Graph Transduction via Alternating Minimization
published: Aug. 1, 2008, recorded: July 2008, views: 307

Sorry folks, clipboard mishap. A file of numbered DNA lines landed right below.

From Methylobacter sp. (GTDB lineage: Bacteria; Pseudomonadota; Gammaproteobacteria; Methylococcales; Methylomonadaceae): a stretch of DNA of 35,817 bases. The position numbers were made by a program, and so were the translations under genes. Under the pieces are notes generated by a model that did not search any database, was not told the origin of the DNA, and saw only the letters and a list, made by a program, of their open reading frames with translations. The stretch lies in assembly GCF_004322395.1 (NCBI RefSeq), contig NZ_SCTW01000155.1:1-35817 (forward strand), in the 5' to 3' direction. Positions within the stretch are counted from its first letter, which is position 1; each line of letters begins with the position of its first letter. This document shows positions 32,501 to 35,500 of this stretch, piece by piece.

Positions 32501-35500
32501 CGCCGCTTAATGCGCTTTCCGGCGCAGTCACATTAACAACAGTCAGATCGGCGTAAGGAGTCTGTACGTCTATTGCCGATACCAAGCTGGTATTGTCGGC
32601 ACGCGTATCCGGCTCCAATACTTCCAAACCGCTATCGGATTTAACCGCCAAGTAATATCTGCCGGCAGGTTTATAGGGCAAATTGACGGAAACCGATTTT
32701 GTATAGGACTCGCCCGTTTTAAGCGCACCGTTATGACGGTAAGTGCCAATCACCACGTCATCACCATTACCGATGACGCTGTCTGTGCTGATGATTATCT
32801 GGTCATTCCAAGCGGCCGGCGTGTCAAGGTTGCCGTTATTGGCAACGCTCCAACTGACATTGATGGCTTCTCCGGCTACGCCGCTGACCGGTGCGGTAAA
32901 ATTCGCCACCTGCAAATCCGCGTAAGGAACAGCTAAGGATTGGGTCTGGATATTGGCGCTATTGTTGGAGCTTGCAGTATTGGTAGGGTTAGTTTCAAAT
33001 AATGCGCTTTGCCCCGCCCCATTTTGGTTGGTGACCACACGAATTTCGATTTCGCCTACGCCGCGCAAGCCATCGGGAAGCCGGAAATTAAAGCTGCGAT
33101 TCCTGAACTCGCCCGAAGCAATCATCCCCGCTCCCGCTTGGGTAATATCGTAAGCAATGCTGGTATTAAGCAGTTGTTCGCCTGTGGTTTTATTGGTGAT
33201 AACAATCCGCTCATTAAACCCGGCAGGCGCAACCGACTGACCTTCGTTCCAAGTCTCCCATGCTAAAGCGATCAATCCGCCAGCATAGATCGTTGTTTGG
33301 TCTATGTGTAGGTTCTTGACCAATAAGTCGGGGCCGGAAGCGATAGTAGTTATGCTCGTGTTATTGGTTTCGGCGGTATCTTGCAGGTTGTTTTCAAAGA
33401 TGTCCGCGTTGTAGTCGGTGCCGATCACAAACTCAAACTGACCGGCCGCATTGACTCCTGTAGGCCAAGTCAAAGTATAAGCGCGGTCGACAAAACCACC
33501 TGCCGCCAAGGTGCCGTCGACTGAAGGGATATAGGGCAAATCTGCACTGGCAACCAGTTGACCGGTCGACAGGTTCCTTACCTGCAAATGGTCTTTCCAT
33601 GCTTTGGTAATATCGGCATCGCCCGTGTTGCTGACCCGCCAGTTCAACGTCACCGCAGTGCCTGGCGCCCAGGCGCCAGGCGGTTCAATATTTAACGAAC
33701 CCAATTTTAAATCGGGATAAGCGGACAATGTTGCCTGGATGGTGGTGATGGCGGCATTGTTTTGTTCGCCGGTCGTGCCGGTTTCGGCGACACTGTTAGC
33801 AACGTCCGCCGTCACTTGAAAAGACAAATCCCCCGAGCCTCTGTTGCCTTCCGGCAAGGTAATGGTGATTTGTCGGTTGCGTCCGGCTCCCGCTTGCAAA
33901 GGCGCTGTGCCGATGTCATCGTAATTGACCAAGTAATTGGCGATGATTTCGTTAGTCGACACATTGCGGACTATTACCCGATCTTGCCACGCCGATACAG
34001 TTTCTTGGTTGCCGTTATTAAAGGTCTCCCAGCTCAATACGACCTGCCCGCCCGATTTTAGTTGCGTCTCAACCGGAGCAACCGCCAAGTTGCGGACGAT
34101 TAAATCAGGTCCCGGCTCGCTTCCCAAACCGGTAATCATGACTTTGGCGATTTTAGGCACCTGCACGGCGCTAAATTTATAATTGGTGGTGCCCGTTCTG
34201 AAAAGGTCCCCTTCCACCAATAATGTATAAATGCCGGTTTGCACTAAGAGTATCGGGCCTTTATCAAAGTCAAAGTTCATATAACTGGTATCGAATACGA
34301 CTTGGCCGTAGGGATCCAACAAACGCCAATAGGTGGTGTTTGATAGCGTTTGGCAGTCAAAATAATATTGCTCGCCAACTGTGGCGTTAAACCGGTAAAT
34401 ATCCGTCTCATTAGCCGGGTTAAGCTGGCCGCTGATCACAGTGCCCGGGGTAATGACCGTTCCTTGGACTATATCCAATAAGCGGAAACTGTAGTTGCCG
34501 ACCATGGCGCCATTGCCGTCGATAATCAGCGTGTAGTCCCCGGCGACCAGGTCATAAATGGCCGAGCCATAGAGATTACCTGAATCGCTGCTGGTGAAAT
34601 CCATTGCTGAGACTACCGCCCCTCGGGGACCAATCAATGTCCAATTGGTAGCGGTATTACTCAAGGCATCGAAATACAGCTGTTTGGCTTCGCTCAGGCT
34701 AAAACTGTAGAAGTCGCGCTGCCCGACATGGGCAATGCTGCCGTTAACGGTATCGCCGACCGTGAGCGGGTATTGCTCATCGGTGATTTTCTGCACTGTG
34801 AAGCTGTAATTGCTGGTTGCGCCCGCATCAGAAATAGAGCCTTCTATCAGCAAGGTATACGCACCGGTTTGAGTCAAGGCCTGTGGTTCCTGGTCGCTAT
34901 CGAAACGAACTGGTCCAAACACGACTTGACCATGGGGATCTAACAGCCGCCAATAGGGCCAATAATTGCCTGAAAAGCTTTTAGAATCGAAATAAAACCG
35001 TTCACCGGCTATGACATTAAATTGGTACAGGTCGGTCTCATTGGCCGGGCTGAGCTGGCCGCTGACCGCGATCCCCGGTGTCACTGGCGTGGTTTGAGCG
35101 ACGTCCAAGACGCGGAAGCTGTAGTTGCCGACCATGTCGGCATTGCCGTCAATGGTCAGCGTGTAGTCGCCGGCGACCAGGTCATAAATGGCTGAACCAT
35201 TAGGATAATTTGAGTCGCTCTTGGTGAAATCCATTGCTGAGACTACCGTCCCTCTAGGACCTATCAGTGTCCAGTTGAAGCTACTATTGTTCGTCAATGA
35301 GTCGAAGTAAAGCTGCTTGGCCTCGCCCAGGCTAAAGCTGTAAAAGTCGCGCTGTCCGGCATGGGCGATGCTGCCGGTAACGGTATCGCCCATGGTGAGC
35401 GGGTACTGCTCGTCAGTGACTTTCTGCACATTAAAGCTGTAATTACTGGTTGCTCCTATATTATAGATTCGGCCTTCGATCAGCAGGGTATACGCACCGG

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Graph transduction methods label input data by learning a classification function that is regularized to exhibit smoothness along a graph over labeled and unlabeled samples. In practice, these algorithms are sensitive to the initial set of labels provided by the user. For instance, classification accuracy drops if the training set contains weak labels, if imbalances exist across label classes or if the labeled portion of the data is not chosen at random. This paper introduces a propagation algorithm that more reliably minimizes a cost function over both a function on the graph and a binary label matrix. The cost function generalizes prior work in graph transduction and also introduces node normalization terms for resilience to label imbalances. We demonstrate that global minimization of the function is intractable but instead provide an alternating minimization scheme that incrementally adjusts the function and the labels towards a reliable local minimum. Unlike prior methods, the resulting propagation of labels does not prematurely commit to an erroneous labeling and obtains more consistent labels. Experiments are shown for synthetic and real classification tasks including digit and text recognition. A substantial improvement in accuracy compared to state of the art semi-supervised methods is achieved. The advantage are even more dramatic when labeled instances are limited.
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